Just this week, another snippet of genealogy history for my family has made its way to my inbox. Yes, another kidnapping has happened. Ok, so it happened in 1782. However, the tale easily brought thoughts of horror at the events that took place on the CLOCK farm outside of present day Pittsburgh.
History reveals to the readers of today the struggles of the Indians as the white settlers moved west. As the western part of Pennsylvania became open for settlement, many Scot-Irish, including those who share my blood, moved to the area. Times were tough for these settlers. They had to clear the land, and build crude cabins. They had to plant crops and wait for a harvest. They had to be on the lookout for trouble, which usually came in the form of Indian attacks. They had to survive.
Who can blame the Indians? Treaties with them were routinely broken by the government. Their world was rapidly changing as more and more settlers came to claim the land while Indians believed the land belonged to no one person.
The settlers had to watch daily for Indian attacks. Usually these attacks were confined to the warmer months when living off the land was easier. The Indians had been made promises by the British if they would assist them in the Revolution in fighting against the patriots who so wanted their freedom from the power across the pond. This alliance proved quite deadly for the early settlers. Now, the Indians could savagely attack and butcher said patriots without fear of retaliation from the British. Unfortunately, for the Indians, the retaliation from mad-as-a-hornet Scotsmen or Irishmen or Frenchmen whose families were slaughtered seemed much worse.
Here is a snapshot of the newest Indian kidnapping and slaughter to come to my attention, thanks to cousin Susan.
Henry POTTER's young 10 year old daughter, Isabella, had gone to visit neighbors as was oft the case of the times. Women and children had a habit of banding together when the men were off from their hastily constructed cabins. Some roving Indians heard the men felling some trees and quickly killed them. They then went to the cabin with the women and children around and either killed them or took them captive. The gory details of the attack has been preserved by historians and can be read in full.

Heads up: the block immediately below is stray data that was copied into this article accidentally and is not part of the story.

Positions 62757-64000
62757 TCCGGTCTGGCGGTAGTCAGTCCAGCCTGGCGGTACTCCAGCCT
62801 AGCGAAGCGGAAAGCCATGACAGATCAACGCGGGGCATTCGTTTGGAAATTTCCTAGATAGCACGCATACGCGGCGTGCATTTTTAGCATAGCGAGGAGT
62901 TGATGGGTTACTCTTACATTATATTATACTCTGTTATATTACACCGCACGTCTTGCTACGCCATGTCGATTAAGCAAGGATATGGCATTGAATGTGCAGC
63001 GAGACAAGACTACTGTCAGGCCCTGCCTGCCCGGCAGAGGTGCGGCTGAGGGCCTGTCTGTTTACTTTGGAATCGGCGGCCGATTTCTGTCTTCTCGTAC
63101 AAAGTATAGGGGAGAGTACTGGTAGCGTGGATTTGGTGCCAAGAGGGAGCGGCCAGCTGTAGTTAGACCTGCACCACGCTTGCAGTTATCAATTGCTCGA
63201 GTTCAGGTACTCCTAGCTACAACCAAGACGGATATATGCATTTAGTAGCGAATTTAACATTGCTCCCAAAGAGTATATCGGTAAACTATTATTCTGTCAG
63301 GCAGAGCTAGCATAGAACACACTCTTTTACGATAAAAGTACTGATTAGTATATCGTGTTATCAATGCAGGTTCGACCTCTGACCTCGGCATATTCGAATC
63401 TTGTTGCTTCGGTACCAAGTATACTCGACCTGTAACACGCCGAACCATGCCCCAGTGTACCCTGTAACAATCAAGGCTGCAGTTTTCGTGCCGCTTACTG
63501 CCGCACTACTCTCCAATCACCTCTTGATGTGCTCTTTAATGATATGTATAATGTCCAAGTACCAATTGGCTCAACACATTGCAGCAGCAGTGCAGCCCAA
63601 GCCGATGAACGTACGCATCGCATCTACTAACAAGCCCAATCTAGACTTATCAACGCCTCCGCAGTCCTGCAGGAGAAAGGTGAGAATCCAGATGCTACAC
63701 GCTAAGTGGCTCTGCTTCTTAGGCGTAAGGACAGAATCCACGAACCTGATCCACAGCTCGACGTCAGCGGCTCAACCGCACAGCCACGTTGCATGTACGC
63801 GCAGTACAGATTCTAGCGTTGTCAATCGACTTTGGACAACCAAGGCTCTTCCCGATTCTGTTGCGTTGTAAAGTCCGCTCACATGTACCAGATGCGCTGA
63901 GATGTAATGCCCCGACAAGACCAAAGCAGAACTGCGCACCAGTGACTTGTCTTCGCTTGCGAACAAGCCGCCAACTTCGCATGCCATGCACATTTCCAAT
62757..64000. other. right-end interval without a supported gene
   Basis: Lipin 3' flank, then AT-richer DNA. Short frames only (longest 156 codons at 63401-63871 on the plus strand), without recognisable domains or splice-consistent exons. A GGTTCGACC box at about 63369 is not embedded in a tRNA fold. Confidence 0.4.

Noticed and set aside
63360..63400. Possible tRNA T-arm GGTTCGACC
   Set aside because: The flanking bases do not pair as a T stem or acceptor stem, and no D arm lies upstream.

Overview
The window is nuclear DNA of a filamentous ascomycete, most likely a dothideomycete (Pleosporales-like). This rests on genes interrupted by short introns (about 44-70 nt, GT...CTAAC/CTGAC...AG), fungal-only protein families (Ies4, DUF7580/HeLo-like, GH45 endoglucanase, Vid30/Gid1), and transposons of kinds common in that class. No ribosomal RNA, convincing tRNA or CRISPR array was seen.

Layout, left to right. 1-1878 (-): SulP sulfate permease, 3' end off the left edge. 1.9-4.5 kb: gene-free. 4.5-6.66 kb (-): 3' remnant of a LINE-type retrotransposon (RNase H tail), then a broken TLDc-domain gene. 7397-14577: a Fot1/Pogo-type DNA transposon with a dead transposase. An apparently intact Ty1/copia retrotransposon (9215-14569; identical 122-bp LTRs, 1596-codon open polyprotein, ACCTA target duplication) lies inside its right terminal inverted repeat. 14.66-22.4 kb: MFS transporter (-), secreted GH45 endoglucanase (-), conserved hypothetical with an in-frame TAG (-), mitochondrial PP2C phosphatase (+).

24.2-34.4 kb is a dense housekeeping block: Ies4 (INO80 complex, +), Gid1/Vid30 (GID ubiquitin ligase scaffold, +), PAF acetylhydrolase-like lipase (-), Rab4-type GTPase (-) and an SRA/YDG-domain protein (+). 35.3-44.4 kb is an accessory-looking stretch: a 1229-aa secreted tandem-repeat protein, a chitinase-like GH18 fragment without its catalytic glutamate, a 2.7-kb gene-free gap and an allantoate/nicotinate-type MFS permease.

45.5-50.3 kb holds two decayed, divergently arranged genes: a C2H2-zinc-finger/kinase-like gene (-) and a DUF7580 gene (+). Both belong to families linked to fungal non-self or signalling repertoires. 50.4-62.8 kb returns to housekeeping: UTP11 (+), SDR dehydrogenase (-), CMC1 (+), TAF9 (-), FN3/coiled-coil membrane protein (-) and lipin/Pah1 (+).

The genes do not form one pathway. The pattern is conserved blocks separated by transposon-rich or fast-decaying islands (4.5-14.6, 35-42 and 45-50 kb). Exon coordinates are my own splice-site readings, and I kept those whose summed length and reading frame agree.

What horrors did young Isabella see as she watched her friends' heads being dashed against rocks or trees or brutally slaughtered? What horrors did she and her mother endure as they were kidnapped by these Indians and held for 18 months? The history books say they lived a life of drudgery. No doubt that is putting it mildly.
A search party led by George VALLANDIGHAM followed the events of that tragic day. While this particular search had to end when the Indians crossed over the Ohio River, other treks led by George VALLANDIGHAM were successful.
Why the interest of this story to me? The names POTTER and VALLANDIGHAM are intertwined with my beloved genealogy.
I have a cousin, Rachel DICKSON b. 1820 who married a Robert POTTER b. abt 1815. The DICKSON family lived in the same little area as the Henry POTTER family and others who share my blood. I suspect that the young Isabella could have been a cousin of Robert.
Robert is listed as the son of Adam POTTER (1788-1870) whose name is mentioned on several public family trees on Ancestry.com. By the time of the 1850 census which lists the names of the house occupants, Robert is gone and living with his bride. The 1820 census for Adam does show one male below the age of 10, so it is conceivable that Robert is this child. More evidence to support Robert being the son of Adam is found in Cushing's book where it states that Adam POTTER with sons Robert and Adam are remembered as residents before 1820 in North Fayette.
Adam POTTER was an attorney in the area and his name is listed as an executor for the will of Henry POTTER. I will speculate they were brothers. After all, how many POTTER families living in the general area of Noblestown in the late 1700s thru the 1800s weren't related?
Just to make these snippet shots even more interesting in my research, Isabella later married Robert BIGHAM (1805-1893). Robert married Jane GLENN (1812-1889), a cousin of mine through her grandfather who we share.
On to the VALLANDIGHAM connection----
My grandpa fought in the Washington Co Militia under the command of George VALLANDIGHAM. This is documented through the PA Archives. Other stories have surfaced over the years where my grandpa was also part of the group of men that hunted Indians that raided the area and massacred the settlers. The VALLANDIGHAM family were friends of my family as Clement, son of George VALLANDIGHAM and Elizabeth NOBLE, and Rebecca LAIRD (Clement's wife) raised my cousin after the untimely death of Rebecca's sister.
Rebecca's sister, Eleanor LAIRD, died shortly after the birth of her only child, Margaret Eleanor Laird Vallandigham HENRY. Margaret was the daughter of Samuel Smith HENRY who later becomes an Ohio State Representative. An old letter details how Samuel would visit his child and provided for her and her future education. Ahh, but that is another story for another day.
Now you can understand why the story of Isabella's kidnapping caught my attention. Perhaps her story will give you pause to reflect on the blood shed in the making of our great country.
Ahh, genealogy. Life flows on and on through our blood of the past.
Cushing, Thomas. History of Allegheny Co, Chicago: A Warner Company, 1889
Larimer, Rev Bob. A 200th Anniversary of Noblestown
Allegheny County Will Book 3
Probate Index, Holmes Co, OH
©2012 AS Eldredge